She points out there's a lot of work to really help to improve genetics for some individual varieties for each of these pulse crops.
"So particularly, one that could be a little bit more top of mind is in the pea industry trying to improve root rot resistance. So that's something that's facing farmers and proving to be a challenge in terms of the number of years that you have to wait before you can grow one of these crops in rotation. So addressing that might allow to actually increase the acreage and lessen that number of years that you might expect to see crops in rotation, but also looking a little bit more on the market development side, work to increase the protein content. So that's a little bit more relevant for the market diversification work that we do here at Pulse Canada. So trying to make more high protein, high yielding varieties that are able to accommodate and be well suited for that market such as the protein fractionation market putting these types of ingredients into areas like pet food and human consumption."
Carlin says they also will look at other crops again trying to to support increased quality, increased climate resistance, and having more options that are accessible and really resilient to those changing climate conditions.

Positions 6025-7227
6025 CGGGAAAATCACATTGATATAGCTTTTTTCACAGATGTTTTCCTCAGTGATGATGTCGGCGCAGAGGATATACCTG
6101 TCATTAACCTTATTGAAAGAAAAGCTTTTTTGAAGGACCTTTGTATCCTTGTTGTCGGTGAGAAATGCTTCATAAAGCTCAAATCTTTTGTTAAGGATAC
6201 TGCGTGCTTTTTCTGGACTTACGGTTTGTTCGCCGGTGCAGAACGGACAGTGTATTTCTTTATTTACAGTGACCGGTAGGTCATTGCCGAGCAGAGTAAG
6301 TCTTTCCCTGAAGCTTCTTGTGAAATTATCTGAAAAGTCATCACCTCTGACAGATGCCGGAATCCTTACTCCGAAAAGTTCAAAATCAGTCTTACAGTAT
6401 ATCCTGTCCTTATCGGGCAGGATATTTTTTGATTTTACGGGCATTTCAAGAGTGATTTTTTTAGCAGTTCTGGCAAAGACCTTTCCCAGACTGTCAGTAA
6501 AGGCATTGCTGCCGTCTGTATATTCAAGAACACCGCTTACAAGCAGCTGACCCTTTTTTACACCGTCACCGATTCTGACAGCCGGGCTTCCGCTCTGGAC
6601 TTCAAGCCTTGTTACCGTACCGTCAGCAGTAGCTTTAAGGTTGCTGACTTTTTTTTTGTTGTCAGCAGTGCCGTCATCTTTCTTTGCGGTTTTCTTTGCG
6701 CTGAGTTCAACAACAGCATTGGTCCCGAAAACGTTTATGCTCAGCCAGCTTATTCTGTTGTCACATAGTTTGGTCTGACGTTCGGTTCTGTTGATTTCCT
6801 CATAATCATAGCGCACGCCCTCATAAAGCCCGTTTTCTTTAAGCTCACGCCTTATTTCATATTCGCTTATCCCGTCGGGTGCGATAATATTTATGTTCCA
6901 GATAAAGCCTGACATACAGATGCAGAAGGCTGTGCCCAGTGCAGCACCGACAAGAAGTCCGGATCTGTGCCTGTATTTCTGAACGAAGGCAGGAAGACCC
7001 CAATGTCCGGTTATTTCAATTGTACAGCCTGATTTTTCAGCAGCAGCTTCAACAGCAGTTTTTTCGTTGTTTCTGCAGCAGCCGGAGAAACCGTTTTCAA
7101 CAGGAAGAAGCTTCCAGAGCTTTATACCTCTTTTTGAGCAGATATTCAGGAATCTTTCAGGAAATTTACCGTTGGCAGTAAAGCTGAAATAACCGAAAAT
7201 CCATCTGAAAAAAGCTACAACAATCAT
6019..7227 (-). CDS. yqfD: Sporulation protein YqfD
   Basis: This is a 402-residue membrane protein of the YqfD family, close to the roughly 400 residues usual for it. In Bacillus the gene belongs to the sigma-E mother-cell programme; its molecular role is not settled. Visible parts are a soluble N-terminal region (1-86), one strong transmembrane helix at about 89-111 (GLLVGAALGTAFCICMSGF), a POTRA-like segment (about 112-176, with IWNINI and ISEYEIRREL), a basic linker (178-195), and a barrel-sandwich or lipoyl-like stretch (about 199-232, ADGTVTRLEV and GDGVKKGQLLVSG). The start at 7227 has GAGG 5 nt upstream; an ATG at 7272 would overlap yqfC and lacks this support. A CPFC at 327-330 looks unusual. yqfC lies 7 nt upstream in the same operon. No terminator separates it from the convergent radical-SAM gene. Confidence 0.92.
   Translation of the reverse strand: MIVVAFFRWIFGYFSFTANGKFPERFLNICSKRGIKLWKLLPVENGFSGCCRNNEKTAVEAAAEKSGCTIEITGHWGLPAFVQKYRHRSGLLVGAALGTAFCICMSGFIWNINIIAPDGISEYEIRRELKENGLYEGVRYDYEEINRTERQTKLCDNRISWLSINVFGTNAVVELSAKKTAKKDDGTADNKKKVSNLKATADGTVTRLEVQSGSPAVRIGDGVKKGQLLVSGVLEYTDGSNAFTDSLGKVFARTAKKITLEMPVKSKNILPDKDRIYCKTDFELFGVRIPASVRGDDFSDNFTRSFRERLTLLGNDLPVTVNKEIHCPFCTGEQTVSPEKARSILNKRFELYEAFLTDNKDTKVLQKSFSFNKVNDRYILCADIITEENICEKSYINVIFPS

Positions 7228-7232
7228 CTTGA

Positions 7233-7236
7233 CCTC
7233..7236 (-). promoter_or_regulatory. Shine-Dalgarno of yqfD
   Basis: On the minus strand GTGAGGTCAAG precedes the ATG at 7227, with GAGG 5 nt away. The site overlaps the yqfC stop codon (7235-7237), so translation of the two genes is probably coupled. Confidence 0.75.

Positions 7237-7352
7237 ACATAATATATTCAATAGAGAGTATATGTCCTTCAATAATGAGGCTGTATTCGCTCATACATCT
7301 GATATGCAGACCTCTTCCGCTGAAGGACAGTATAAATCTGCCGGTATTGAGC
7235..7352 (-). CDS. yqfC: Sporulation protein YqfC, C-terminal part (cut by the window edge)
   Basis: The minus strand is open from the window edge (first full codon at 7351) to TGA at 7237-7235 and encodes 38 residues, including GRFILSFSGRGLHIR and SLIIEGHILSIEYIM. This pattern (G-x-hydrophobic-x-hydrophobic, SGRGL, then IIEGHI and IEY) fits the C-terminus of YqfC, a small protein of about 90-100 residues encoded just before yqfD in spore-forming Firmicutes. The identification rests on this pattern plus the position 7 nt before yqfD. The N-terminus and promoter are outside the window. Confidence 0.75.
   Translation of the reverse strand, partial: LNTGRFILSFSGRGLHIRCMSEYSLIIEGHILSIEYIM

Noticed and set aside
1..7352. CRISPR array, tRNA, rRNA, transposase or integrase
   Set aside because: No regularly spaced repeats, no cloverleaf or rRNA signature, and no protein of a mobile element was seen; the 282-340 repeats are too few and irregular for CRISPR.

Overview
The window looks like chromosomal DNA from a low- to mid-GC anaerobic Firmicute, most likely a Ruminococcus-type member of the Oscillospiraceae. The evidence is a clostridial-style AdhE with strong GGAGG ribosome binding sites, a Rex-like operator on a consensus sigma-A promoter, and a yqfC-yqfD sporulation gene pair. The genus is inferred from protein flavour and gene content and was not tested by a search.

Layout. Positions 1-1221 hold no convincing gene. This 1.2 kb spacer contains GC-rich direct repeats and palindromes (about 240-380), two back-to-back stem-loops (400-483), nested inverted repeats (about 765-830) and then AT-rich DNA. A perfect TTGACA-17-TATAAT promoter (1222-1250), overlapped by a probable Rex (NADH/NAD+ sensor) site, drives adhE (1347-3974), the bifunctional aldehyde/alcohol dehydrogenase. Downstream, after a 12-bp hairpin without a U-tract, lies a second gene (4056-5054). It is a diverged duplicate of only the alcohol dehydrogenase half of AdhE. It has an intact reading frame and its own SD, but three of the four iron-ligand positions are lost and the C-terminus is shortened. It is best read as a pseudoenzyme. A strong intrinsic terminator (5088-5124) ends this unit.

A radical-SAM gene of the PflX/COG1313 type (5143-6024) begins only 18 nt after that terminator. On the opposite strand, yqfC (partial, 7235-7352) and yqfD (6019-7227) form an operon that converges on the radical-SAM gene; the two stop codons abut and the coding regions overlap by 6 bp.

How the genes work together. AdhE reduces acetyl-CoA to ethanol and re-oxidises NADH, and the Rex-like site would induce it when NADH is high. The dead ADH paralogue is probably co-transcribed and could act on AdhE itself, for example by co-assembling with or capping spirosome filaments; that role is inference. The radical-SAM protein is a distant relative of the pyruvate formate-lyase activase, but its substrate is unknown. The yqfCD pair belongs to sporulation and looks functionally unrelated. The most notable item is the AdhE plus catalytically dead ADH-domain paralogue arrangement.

In addition to the Federal funding through the SCAP AGRISCIENCE cluster programming, another 10.4 million is coming through Pulse partner organizations like Manitoba Pulse and Soybean.
Growers, Saskatchewan Pulse Growers, and the Alberta Pulse Growers.
Alberta has committed almost $2 million, with Saskatchewan investing over 5 million and the balance coming from Manitoba to support the nine research projects.
A complete list of projects, including researchers can be seen below.
- Selection of Early Maturing Dry Bean Germplasm and Cultivars for Sustainability and Improved Productivity Under Irrigation, Dr. Parthiba Balasubramanian, Agriculture & Agri-Food Canada (AAFC)
- Breed for Top-Performing Field Pea Varieties and Develop SNP-based Markers for Marker-Assisted Selection for Grain and Protein Yield Maturity, Standability, and Seed Size, Dr. Dengjin Bing, AAFC
- Large Root Systems in Pulses for Drought Tolerance, Carbon Sequestration, and Root Rot Resistance, Dr. Maryse Bourgault, University of Saskatchewan
- Accelerating Solutions to Root Rot of Pea and Lentil Using a Multifaceted and Integrative Approach, Dr. Syama Chatterton, AAFC
- Diversity Set for Genomic Improvement of Faba, Dr. Nicholas Larkan, Saskatoon Research and Development Centre
- Identifying Potential Resistance to Pea Aphids and Aphid Transmitted Viruses in Lentil, Dr. Sean Prager, University of Saskatchewan
- Phenotyping Pulse Crops for Improved Performance Under Climate Change, Dr. Steve Shirtliffe, University of Saskatchewan
- An Integrated Approach for Accelerating Genetic Improvement of Yield and Agronomic Characteristics of Chickpea, Dr. Bunyamin Tar’an, University of Saskatchewan
- Development of Improved Pea Cultivars to Enhance Canada’s Leading Role in International Pea Markets, Dr. Tom Warkentin, University of Saskatchewan.